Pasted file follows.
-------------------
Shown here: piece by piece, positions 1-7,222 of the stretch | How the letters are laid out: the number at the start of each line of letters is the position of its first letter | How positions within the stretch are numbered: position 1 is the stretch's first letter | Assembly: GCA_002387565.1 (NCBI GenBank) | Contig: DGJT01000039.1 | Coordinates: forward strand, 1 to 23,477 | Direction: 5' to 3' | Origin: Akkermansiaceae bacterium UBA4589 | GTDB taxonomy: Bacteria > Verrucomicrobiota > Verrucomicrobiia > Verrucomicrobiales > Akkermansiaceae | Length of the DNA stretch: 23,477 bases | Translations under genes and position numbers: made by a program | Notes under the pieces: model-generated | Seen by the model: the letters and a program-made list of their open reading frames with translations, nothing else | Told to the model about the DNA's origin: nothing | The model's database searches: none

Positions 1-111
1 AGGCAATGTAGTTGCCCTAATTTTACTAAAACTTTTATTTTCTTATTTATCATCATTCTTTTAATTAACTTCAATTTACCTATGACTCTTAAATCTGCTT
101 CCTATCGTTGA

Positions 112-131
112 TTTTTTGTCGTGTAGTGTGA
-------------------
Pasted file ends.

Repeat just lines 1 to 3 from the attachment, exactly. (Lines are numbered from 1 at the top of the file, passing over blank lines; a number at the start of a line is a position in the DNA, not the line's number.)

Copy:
Shown here: piece by piece, positions 1-7,222 of the stretch | How the letters are laid out: the number at the start of each line of letters is the position of its first letter | How positions within the stretch are numbered: position 1 is the stretch's first letter | Assembly: GCA_002387565.1 (NCBI GenBank) | Contig: DGJT01000039.1 | Coordinates: forward strand, 1 to 23,477 | Direction: 5' to 3' | Origin: Akkermansiaceae bacterium UBA4589 | GTDB taxonomy: Bacteria > Verrucomicrobiota > Verrucomicrobiia > Verrucomicrobiales > Akkermansiaceae | Length of the DNA stretch: 23,477 bases | Translations under genes and position numbers: made by a program | Notes under the pieces: model-generated | Seen by the model: the letters and a program-made list of their open reading frames with translations, nothing else | Told to the model about the DNA's origin: nothing | The model's database searches: none

Positions 1-111
1 AGGCAATGTAGTTGCCCTAATTTTACTAAAACTTTTATTTTCTTATTTATCATCATTCTTTTAATTAACTTCAATTTACCTATGACTCTTAAATCTGCTT